Information About NetFlow
NetFlow is a Cisco technology that provides statistics on packets flowing through the switch. NetFlow is the standard for acquiring IP operational data from IP networks. NetFlow provides data to enable network and security monitoring, network planning, traffic analysis, and IP accounting. Flexible NetFlow improves on original NetFlow by adding the capability to customize the traffic analysis parameters for your specific requirements. Flexible NetFlow facilitates the creation of more complex configurations for traffic analysis and data export through the use of reusable configuration components.
Flexible NetFlow uses flows to provide statistics for accounting, network monitoring, and network planning.
A flow is a unidirectional stream of packets that arrives on a source interface and has the same values for the keys. A key is an identified value for a field within the packet. You create a flow using a flow record to define the unique keys for your flow.
The switch supports the Flexible NetFlow feature that enables enhanced network anomalies and security detection. Flexible NetFlow allows you to define an optimal flow record for a particular application by selecting the keys from a large collection of predefined fields.
All key values must match for the packet to count in a given flow. A flow might gather other fields of interest, depending on the export record version that you configure. Flows are stored in the Flexible NetFlow cache.
You can export the data that Flexible NetFlow gathers for your flow by using an exporter and export this data to a remote Flexible NetFlow collector.
You define the size of the data that you want to collect for a flow using a monitor. The monitor combines the flow record and exporter with the Flexible NetFlow cache information.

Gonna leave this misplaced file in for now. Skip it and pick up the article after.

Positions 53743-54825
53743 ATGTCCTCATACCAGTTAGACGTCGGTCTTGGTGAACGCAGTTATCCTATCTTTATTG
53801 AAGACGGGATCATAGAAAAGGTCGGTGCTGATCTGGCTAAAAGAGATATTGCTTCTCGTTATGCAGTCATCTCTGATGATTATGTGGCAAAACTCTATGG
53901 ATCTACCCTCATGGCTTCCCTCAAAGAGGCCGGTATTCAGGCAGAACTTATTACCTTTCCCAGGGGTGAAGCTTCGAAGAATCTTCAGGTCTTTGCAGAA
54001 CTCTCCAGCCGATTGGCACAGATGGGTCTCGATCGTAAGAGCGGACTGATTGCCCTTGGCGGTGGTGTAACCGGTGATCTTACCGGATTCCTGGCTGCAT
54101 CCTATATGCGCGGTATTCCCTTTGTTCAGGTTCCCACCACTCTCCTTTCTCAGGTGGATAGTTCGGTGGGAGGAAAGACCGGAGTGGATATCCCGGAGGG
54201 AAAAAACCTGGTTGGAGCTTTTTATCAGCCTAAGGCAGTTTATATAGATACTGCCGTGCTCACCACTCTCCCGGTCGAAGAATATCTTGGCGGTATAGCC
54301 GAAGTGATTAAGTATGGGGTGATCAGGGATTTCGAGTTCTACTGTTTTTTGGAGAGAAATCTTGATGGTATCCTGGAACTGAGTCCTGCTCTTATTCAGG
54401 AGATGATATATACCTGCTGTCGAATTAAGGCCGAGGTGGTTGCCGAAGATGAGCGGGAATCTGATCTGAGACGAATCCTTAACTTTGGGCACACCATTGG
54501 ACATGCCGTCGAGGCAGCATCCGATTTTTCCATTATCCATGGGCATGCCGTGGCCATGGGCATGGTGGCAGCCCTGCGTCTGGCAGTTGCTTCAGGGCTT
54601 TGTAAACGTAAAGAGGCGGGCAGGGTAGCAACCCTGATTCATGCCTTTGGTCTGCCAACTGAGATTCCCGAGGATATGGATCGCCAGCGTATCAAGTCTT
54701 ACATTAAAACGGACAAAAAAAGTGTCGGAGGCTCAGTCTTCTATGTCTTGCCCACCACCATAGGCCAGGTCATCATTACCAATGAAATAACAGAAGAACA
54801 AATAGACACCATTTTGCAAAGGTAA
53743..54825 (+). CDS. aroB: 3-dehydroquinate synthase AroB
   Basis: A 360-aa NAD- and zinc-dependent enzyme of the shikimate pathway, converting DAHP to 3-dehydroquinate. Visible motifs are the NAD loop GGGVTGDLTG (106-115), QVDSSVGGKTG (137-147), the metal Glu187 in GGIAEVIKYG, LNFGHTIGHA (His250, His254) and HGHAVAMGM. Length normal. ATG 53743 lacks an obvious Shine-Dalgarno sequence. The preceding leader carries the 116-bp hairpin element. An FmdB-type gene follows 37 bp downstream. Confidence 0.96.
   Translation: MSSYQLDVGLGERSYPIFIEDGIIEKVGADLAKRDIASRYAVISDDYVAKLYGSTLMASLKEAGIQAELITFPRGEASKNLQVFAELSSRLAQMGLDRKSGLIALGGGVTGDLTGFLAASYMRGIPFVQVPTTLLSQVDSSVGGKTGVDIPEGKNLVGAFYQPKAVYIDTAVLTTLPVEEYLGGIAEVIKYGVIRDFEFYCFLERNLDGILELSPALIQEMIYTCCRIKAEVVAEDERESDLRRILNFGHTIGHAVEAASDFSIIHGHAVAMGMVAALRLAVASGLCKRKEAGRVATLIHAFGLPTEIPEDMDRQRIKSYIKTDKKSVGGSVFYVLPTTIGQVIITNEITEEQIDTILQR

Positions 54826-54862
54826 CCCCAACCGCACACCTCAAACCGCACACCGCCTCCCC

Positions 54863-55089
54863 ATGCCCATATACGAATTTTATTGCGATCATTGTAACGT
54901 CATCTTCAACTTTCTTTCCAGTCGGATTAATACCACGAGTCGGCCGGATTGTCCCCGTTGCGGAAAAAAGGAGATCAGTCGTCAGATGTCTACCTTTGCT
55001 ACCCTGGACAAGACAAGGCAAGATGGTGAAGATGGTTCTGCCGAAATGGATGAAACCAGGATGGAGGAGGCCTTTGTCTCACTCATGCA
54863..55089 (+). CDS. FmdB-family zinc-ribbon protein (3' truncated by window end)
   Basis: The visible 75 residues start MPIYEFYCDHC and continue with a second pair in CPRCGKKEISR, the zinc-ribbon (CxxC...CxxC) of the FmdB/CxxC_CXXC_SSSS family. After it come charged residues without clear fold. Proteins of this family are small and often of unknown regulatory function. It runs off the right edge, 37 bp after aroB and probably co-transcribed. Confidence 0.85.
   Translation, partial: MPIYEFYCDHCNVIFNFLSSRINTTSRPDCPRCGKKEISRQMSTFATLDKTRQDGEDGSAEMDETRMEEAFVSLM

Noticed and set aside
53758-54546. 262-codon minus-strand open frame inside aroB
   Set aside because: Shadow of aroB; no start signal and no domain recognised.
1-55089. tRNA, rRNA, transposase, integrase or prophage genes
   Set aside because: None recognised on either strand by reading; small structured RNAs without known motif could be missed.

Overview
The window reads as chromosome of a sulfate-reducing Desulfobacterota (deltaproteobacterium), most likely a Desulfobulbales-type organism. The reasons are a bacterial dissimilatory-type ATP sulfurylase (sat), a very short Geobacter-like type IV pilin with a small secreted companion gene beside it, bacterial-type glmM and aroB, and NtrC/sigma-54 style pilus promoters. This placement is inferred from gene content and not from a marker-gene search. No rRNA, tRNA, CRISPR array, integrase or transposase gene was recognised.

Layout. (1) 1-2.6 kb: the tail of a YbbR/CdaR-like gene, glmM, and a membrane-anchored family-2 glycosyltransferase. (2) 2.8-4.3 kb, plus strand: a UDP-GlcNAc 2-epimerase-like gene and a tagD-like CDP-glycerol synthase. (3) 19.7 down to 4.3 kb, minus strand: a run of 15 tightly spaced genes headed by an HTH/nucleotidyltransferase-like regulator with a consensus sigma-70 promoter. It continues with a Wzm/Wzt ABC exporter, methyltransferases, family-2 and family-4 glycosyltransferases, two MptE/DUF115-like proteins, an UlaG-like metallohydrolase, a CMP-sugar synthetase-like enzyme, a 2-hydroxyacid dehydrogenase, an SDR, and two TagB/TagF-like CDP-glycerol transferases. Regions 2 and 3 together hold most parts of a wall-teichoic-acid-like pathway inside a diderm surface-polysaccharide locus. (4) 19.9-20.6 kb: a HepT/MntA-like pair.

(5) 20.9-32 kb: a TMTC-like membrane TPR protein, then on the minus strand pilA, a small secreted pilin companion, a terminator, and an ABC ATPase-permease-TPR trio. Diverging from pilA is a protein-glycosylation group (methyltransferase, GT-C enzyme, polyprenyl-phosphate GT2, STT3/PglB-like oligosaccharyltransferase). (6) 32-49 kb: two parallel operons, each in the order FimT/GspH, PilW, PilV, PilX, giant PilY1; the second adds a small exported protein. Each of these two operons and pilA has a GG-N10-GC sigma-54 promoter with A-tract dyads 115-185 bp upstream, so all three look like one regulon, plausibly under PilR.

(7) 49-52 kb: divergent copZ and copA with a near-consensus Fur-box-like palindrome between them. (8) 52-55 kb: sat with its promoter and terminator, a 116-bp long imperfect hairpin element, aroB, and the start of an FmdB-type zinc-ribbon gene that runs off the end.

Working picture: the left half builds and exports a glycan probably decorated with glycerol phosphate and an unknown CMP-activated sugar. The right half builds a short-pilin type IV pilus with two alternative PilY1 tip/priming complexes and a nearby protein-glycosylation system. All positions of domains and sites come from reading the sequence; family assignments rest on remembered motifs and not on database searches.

The wireless Flexible NetFlow infrastructure supports the following:
Flexible NetFlow Version 9.0
User-based rate limiting
Voice and video flow monitoring
Reflexive access control list (ACL)
Microflow Policing and User-Based Rate Limiting
Microflow policing associates a 2-color 1-rate policer and related drop statistics to each flow present in the NetFlow table. When the flow mask comprises all packet fields, this functionality is known as microflow policing. When the flow mask comprises either source or destination only, this functionality is known as user-based rate limiting.
Voice and Video Flow Monitoring
Voice and video flows are full flow mask-based entries. The ASIC provides the flexibility to program the policer parameters, share policers across multiple flows and rewrite the IP address and Layer 4 port numbers of these flows.
For dynamic entries, the NetFlow engine will use the policer parameters that are derived for the flow based on the policy (ACL/QoS-based policies). Dynamic entries cannot share policer across multiple flows.
Reflexive ACLs allow IP packets to be filtered based on upper-layer session information. The ACLs allow outbound traffic and limit inbound traffic in response to the sessions that originate inside the trusted network. The reflexive ACLs are transparent to the filtering mechanism until a data packet that matches the reflexive entry activates it. At this time, a temporary ACL entry is created and added to the IP-named access lists. The information obtained from the data packet to generate the reflexive ACL entry is permit/deny bit, the source IP address and port, the destination IP address, port, and the protocol type. During reflexive ACL entry evaluation, if the protocol type is either TCP or UDP, then the port information must match exactly. For other protocols, there is no port information to match. After this ACL is installed, the firewall is then opened for the reply packets to pass through. At this time, a potential hacker could have access to the network behind the firewall. To narrow this window, an idle timeout period can be defined. However, in the case of TCP, if two FIN bits or an RST is detected, the ACL entry can be removed.